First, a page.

When Will There Be Good News?

Pub Date:   |   Archive Date: 27 May 2019

Member Reviews

Thanks to Random House UK and NetGalley for the Advance Review Copy in exchange for an honest review. 

I liked but did not love the first two books in the Jackson Brodie series but this one completely turned things around for me.

The characterisation was fantastic with Reggie in particular standing out, I connected with her from the start and found myself completely invested in her story. I also really liked Louise in this one but was a bit meh about her in the previous book.

The plot strands all work together cleverly and I was kept guessing until the end. I don't usually expect to get so emotionally involved in a crime book but I actually felt like someone had carved my heart out at the end of this one.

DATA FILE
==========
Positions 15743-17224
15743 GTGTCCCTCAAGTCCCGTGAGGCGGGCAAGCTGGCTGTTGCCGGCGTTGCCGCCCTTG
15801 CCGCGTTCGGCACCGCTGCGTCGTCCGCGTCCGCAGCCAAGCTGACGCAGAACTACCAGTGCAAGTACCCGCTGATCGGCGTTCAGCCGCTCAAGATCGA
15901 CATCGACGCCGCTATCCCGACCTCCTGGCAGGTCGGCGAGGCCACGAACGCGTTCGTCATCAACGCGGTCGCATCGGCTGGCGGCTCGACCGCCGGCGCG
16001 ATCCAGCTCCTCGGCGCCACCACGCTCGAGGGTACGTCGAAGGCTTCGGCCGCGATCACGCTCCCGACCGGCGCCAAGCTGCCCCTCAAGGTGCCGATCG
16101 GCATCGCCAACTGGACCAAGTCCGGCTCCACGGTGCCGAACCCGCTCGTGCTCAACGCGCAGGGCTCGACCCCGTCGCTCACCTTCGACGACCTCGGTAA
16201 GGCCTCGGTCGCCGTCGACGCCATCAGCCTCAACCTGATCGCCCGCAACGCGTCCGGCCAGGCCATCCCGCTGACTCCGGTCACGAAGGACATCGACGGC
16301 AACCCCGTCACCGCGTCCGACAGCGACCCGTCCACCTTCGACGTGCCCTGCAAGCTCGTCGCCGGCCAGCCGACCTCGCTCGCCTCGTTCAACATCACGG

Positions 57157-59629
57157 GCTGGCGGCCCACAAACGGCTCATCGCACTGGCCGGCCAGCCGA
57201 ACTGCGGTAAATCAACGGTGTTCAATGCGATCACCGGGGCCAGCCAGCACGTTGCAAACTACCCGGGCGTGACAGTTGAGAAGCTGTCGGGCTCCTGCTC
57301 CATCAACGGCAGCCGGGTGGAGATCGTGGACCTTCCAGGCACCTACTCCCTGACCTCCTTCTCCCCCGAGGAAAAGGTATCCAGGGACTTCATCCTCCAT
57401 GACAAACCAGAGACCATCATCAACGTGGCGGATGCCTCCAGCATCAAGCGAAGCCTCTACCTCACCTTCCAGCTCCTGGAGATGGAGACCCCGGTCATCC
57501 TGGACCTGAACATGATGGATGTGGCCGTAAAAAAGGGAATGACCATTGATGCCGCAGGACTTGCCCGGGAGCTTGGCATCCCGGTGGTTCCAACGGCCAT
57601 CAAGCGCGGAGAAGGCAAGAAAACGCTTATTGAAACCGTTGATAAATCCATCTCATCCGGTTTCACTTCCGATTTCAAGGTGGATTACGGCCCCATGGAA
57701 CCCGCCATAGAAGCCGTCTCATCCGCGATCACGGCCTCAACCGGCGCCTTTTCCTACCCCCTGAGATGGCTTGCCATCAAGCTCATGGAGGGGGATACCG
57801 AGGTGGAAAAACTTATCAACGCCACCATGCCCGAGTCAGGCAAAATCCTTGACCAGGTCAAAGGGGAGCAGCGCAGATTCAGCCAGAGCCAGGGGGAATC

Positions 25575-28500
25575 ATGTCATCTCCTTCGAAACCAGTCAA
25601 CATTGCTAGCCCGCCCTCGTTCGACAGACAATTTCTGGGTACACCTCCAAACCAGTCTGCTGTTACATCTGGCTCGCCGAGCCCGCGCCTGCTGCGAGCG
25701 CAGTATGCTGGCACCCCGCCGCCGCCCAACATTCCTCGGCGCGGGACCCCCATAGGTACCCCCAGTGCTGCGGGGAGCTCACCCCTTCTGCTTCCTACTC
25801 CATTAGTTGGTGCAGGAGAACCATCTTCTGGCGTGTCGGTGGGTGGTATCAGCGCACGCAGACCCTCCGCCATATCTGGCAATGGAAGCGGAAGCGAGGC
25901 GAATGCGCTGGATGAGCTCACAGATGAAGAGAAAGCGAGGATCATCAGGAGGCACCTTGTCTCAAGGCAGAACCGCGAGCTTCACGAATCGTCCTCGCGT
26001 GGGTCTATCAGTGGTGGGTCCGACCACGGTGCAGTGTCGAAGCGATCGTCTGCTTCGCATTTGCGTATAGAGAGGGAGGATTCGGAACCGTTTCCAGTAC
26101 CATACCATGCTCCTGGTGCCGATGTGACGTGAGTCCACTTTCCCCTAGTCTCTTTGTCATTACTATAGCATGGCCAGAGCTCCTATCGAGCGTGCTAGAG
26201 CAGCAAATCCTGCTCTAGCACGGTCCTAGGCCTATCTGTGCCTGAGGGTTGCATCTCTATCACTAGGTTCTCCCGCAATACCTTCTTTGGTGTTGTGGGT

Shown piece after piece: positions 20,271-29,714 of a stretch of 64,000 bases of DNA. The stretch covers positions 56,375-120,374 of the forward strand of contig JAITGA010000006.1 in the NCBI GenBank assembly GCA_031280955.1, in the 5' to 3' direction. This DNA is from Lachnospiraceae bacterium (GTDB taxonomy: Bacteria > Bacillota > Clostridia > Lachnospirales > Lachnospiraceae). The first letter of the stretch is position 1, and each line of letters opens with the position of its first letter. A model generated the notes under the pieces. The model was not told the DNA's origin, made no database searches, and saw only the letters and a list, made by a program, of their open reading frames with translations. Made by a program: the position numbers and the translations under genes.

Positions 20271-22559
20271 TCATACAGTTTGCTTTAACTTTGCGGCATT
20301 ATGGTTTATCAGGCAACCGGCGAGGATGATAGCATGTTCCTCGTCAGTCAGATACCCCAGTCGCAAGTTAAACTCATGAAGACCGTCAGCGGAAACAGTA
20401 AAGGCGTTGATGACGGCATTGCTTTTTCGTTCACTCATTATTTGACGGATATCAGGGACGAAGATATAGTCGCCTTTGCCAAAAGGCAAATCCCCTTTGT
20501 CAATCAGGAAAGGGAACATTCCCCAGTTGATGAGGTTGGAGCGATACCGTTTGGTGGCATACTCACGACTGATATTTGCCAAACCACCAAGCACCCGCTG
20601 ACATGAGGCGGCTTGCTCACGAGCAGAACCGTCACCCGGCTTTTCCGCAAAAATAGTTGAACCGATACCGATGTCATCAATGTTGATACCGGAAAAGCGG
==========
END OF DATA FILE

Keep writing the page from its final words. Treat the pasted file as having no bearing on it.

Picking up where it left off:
I wasn't sure if I would continue with this series but am now fully committed to finding out what the future holds for Jackson et al.
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I didn't realise that this was the third book in the series, I will hold off reading it for now until I catch up from the beginning. I've read other reviews that state these books are best read in order. Thank you.
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Kate Atkinson is a writer that never disappoints, another well crafted and engrossing read, her books are always well written with brilliant characterisation. 
Would probably be helpful to read the Jackson Brodie books in order but they can easily be read as stand alone books without taking anything away from your enjoyment.
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5★
“Twenty years ago she too would have found his moodiness attractive. Now she just wanted to punch him. But then she seemed to want to punch everyone at the moment.”